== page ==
Šárka – Overture
Zdeněk Fibich’s three symphonies project very different qualities: No. 1 (available on 8.572985) prizes structural integration, and No. 2 (8.573157) cyclical unity. Symphony No. 3, written only two years before his untimely death, but at the zenith of his powers as one of the Czech Lands’ leading composers, reveals Fibich’s sustained melodic and atmospheric powers as the music pursues the ‘darkness to light’ trajectory synonymous with the symphony during the 19th century. The remaining pieces, drawn from his best stage works, showcase operatic qualities that extend the dramatic lineage of Smetana. This is the final volume in this series.
Born on December 21, 1850, in Seborice, Zdeněk Fibich is one of the better-known 19th-century Czech composers. He studied in Prague under Frederico Smetana, then in Leipzig and Paris. Inspired as much by Czech subjects as by international, he composed the very first symphonic poem based on Czech legend entitled Zaboj, Slavoj and Ludek. Fibich was also the first to use a polka in place of a scherzo in a string quartet. Among his major influences were Dvorak, Brahms, Schumann and Wagner. Fibich was also greatly influenced by Smetana, although he began work on his nationalist tone poem cycle a year before Smetana began writing Ma Vlast.
Among his most-loved works are the opera trilogy Hippoamie and the perfect example of his gift with melody, his Moods, Impressions, and Reminiscences, written for piano. In 1897, Fibich composed his final and most-performed opera, Sarka. Fibich died in 1900 in Prague.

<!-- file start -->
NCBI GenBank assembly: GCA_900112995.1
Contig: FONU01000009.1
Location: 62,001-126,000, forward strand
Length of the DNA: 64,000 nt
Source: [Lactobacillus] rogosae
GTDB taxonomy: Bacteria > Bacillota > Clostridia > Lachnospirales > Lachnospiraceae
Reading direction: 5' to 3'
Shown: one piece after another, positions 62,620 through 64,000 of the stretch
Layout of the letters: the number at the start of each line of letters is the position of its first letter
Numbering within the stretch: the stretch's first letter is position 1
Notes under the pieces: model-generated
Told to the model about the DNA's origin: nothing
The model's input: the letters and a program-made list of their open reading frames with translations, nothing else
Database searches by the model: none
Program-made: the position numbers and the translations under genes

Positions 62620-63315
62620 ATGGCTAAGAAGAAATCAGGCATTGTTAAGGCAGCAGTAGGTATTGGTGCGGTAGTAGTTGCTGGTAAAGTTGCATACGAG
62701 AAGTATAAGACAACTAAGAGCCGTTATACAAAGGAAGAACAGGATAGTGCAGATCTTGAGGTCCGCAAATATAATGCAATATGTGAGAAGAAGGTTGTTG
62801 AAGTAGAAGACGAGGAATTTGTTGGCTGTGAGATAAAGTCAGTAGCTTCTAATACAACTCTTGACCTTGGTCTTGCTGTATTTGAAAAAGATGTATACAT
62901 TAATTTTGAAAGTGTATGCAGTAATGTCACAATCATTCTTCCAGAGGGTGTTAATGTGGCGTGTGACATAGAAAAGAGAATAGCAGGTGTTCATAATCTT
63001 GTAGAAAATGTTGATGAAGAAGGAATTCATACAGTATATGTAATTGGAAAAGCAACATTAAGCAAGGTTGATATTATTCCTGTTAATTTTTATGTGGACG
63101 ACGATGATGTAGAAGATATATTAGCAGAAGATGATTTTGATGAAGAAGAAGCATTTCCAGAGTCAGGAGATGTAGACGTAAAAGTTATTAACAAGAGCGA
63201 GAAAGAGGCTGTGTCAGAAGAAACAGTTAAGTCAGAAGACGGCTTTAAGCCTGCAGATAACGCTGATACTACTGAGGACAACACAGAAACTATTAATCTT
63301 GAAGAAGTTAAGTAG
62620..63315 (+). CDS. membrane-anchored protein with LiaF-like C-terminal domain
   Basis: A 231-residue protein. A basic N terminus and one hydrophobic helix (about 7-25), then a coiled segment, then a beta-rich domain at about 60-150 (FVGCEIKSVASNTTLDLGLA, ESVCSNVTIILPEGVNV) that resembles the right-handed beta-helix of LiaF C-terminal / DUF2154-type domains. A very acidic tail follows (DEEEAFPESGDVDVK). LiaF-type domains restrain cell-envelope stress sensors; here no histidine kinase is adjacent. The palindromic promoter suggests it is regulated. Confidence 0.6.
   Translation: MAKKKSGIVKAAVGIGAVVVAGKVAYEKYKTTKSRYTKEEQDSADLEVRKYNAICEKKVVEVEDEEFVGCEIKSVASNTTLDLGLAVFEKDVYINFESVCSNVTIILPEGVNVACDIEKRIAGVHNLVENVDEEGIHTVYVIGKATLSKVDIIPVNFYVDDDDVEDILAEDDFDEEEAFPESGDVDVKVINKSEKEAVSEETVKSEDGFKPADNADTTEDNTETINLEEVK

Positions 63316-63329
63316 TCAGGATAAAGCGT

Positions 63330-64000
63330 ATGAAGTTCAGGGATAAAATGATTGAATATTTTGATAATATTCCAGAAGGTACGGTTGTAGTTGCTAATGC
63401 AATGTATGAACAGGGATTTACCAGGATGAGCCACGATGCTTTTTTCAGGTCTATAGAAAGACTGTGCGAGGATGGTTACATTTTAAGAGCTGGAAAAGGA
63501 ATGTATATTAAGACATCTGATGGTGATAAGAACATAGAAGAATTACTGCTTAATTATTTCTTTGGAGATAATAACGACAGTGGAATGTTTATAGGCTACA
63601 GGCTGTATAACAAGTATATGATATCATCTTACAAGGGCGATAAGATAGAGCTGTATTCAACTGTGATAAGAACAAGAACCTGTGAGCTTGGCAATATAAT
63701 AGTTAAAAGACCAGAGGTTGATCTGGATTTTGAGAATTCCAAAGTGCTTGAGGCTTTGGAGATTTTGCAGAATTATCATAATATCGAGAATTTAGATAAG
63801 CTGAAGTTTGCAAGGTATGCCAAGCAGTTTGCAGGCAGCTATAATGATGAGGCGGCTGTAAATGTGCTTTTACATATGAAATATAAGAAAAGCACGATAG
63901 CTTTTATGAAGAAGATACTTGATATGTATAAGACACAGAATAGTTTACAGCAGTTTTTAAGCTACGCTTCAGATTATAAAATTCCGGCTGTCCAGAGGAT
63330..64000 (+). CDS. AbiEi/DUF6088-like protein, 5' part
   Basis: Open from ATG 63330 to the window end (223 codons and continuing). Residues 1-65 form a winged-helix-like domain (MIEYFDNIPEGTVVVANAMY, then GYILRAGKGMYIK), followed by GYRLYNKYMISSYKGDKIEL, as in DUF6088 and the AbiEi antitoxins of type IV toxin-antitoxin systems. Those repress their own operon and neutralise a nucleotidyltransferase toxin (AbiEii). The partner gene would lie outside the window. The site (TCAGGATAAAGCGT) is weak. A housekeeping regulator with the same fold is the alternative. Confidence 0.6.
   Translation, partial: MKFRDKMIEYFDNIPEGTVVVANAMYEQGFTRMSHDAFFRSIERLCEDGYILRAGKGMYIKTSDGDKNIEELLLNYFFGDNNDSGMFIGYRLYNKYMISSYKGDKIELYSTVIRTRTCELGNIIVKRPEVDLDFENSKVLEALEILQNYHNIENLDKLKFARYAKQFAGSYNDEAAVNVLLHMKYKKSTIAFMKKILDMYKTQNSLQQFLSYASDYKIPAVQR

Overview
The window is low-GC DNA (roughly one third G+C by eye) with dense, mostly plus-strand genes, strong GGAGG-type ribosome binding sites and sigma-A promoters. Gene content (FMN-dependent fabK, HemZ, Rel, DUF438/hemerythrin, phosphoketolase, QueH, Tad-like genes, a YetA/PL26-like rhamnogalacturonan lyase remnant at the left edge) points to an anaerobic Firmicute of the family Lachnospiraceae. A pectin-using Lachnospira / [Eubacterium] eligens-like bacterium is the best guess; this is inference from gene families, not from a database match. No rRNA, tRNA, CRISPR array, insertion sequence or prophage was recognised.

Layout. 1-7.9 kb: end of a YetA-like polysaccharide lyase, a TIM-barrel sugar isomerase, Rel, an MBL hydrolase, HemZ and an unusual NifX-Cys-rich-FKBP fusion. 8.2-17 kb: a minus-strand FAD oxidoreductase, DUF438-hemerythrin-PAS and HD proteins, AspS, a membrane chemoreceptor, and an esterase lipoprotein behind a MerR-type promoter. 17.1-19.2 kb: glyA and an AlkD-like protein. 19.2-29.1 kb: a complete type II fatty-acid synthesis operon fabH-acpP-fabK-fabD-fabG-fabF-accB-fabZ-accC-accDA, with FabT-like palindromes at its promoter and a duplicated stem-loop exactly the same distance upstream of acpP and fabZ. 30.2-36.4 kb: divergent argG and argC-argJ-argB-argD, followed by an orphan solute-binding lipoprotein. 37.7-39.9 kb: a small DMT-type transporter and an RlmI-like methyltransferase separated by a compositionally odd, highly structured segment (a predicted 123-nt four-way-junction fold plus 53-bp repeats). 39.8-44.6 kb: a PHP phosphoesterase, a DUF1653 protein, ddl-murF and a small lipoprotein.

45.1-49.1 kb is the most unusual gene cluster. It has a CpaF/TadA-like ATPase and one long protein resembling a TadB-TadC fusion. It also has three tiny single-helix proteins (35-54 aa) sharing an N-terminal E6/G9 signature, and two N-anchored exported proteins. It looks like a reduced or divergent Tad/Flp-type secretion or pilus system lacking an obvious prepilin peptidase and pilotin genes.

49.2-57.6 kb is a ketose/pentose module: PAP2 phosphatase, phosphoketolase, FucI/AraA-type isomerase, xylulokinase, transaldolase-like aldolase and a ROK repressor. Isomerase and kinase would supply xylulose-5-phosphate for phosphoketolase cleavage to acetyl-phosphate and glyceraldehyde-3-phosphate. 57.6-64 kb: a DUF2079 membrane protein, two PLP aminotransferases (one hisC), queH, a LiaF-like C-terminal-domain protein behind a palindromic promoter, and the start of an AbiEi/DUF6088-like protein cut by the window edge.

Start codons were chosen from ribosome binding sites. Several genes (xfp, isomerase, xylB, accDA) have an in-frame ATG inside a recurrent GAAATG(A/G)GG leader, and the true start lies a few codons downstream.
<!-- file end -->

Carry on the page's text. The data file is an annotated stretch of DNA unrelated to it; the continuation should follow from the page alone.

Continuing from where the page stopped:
A renowned symphony orchestra, the Janáček Philharmonic Ostrava boasts a long tradition, typical Czech sound, and progressive repertoire that has been acclaimed by audiences and critics worldwide. The orchestra gives first-class performances not only in its interpretations of the works of its namesake Leoš Janáček, but also of other composers from the late Romantic period to the present. The orchestra was founded in the first half of the 20th century when eminent musicians such as Paul Hindemith, Sergey Prokofiev and Igor Stravinsky arrived in Ostrava. The orchestra has been conducted by Michail Jurowski, Vassily Sinaisky, Antoni Wit, Krzysztof Penderecki, Christian Arming, and Łukasz Borowicz.
Marek Štilec began his musical studies on the violin at the Prague Conservatory and studied conducting with Leoš Svárovský at the Academy of Performing Arts in Prague. Štilec is an alumnus of the International Järvi Academy and Jac van Steen’s Emerging Conductors Series, and has participated in the masterclasses of Michael Tilson Thomas and Jorma Panula, among others. He conducts a wide range of leading orchestras, including the New World Symphony, the Ulster Orchestra, Das Kurpfälzische Kammerorchester Mannheim, the Wiener Concertverein Orchester, the Orchestra of the Swan, the London Classical Soloists, the Berlin Camerata, the Kammerphilharmonie Graz and Sinfonietta Bratislava, as well as the top orchestras in the Czech Republic.
– MusicWeb International
– American Record Guide